Indulging in large quantities of white rice could increase the risk of developing type 2 diabetes, researchers have said.

A study involving more than 1.3m people from 21 countries across nearly 10 years has shown there is an association between the food and the health condition.

However, the risk of a type 2 diagnosis differed from country to country with the research team saying there was no substantial increase in Singapore, but type 2 diabetes figures were found to be prevalent in South Asian countries.

One of the researchers, Dr Gowri Kulkarni from Bengaluru, said: “South Asians are genetically more predisposed to get diabetes, so there are both lifestyle as well as biological reasons for the high diabetes incidence.

“Indians in general have poor protein intake in diet, and this has to do with available resources and choices. Most calories are from carbohydrates as they are cheap.”

Over the course of the study period, 6,129 people developed diabetes.

Participants were asked to note down how much rice they consumed. People from South Asia were found to eat the most, consuming 630g a day. Overall, the average white rice consumption was 128g a day among the study participants.

The researchers also discovered that high amounts of white rice, decreased the amount people ate other foods like wheat, fibre, red meat, and dairy products.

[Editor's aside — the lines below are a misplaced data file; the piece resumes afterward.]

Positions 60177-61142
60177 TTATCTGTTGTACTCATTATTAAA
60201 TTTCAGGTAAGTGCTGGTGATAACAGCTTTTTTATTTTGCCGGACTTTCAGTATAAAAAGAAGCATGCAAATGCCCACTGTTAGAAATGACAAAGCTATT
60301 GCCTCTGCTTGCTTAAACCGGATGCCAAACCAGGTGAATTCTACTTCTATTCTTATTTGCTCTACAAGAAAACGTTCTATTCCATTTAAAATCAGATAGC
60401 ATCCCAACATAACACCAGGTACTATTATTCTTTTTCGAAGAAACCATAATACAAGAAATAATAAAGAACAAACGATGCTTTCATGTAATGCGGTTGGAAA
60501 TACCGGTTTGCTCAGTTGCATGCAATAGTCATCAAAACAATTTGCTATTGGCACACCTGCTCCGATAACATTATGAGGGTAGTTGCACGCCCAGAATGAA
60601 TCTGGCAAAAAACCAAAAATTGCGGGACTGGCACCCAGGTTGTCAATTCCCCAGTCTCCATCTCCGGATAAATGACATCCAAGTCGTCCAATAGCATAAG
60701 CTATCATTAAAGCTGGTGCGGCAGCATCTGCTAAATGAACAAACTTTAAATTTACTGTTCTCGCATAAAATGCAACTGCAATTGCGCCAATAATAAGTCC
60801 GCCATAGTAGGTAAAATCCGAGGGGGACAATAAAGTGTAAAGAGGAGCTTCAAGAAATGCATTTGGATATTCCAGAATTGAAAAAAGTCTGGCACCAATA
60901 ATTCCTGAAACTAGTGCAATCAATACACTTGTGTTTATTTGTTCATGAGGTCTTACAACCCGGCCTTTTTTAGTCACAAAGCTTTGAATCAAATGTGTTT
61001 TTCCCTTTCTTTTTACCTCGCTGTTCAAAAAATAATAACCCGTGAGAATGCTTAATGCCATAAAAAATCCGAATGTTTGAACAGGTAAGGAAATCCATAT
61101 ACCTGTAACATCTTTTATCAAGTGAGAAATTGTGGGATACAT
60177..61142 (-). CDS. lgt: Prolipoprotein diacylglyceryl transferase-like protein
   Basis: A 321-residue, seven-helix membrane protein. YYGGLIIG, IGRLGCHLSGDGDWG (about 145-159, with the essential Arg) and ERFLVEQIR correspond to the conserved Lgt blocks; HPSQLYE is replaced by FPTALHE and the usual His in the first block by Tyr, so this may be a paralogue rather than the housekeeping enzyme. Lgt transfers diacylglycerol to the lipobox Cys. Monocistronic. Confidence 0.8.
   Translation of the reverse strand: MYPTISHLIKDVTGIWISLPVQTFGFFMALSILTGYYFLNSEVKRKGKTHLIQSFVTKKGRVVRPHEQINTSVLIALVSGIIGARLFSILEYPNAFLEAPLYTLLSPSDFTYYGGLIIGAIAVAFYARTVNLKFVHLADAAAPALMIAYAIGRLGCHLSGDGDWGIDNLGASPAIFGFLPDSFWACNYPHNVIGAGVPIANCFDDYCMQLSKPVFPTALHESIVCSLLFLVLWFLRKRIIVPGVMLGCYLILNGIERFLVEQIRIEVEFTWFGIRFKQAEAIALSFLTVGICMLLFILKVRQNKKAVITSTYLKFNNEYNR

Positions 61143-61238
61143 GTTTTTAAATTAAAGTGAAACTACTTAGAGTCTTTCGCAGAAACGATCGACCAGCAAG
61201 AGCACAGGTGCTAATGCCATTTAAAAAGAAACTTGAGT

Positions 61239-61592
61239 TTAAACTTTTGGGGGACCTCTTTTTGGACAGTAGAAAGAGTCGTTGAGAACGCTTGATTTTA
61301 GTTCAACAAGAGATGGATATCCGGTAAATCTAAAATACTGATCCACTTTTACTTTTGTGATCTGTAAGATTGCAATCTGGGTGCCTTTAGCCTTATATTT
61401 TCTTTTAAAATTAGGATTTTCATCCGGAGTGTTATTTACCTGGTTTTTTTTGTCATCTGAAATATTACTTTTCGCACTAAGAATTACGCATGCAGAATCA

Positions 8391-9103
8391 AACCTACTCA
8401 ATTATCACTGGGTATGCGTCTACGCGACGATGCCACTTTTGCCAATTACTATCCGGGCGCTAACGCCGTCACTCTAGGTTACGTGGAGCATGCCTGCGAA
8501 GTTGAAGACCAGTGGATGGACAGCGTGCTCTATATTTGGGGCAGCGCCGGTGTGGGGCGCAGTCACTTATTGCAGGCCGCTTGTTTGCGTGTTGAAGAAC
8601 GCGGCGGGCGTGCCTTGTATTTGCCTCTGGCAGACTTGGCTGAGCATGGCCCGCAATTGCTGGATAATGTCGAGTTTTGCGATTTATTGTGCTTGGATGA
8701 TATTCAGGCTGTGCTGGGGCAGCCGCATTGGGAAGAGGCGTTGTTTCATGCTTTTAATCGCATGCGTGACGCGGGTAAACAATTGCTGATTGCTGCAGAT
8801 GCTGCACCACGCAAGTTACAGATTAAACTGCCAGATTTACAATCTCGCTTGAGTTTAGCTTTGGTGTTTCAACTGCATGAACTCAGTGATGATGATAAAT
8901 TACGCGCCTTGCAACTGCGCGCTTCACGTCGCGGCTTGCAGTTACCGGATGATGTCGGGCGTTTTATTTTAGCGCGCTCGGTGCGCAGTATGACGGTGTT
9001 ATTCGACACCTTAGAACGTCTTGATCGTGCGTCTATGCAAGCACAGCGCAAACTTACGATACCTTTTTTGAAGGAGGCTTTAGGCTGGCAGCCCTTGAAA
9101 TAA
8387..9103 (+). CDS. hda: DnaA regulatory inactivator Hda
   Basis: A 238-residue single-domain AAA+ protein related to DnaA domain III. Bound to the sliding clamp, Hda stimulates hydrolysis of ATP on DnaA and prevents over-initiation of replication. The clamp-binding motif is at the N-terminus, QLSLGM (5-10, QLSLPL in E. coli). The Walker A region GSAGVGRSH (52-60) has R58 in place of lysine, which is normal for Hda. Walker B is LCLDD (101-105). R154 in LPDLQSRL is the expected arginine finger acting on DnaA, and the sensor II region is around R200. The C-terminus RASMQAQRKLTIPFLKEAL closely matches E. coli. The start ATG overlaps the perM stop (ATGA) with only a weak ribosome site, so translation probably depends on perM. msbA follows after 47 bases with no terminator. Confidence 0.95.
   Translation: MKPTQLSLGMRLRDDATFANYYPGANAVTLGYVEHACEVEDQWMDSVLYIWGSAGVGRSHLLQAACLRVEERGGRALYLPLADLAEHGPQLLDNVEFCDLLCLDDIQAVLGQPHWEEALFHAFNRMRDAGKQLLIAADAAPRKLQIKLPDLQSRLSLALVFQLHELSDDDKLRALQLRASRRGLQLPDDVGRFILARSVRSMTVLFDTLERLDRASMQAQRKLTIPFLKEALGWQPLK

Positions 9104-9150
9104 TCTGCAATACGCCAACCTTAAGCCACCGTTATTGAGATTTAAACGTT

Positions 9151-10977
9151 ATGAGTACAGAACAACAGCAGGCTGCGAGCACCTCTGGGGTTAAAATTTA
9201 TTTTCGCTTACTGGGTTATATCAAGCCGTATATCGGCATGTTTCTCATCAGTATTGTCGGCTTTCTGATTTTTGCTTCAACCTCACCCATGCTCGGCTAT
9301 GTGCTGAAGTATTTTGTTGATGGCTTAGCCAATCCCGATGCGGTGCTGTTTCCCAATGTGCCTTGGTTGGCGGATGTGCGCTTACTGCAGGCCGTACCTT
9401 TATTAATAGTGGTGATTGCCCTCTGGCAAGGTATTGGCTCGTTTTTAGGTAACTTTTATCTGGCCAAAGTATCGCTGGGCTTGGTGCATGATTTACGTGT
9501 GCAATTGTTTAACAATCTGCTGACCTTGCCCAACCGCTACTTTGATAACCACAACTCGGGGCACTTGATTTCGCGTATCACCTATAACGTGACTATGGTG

Mumbai-based nutritionist Priya Kathpal said: “I wouldn’t say every white rice-eating family would have a diabetic person in their family. A lot depends on the quantity of rice eaten, what it’s eaten with, and how frequently.

“Several patients that I’ve asked to switch to brown rice have faced difficulty, as everyone’s grown up eating white rice.

“Taste is a huge factor, and brown rice often doesn’t taste the same as white with vegetable curries and dals. Sometimes, white rice alternatives like even millets can be more expensive or not as easily available too.

The researchers are urging people from countries where large quantities of white rice are consumed to change to alternate forms of rice or introducing legumes or pulses to their diet.

The findings have been published in the Diabetes Care journal.

Editor’s note: Gro Health, a multi-award-winning behaviour change app that supports diabetes management is available in India in Indian English and Hindi. 

Get our free newsletters

Stay up to date with the latest news, research and breakthroughs.

You May Also Like

Coronavirus: UK instructed to stay at home this weekend

Health Secretary Matt Hancock has said that staying at home this weekend…

Conversation about doctors’ appointments occurring virtually rumbles on

More than half of GP appointments are still being delivered remotely in…

Twice daily dairy intakes could reduce type 2 diabetes risk

Eating cheese, yoghurt or eggs twice a day could help lower the…